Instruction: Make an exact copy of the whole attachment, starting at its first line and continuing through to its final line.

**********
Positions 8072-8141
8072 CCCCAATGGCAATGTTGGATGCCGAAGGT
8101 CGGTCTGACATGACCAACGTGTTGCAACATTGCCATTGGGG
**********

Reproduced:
Positions 8072-8141
8072 CCCCAATGGCAATGTTGGATGCCGAAGGT
8101 CGGTCTGACATGACCAACGTGTTGCAACATTGCCATTGGGG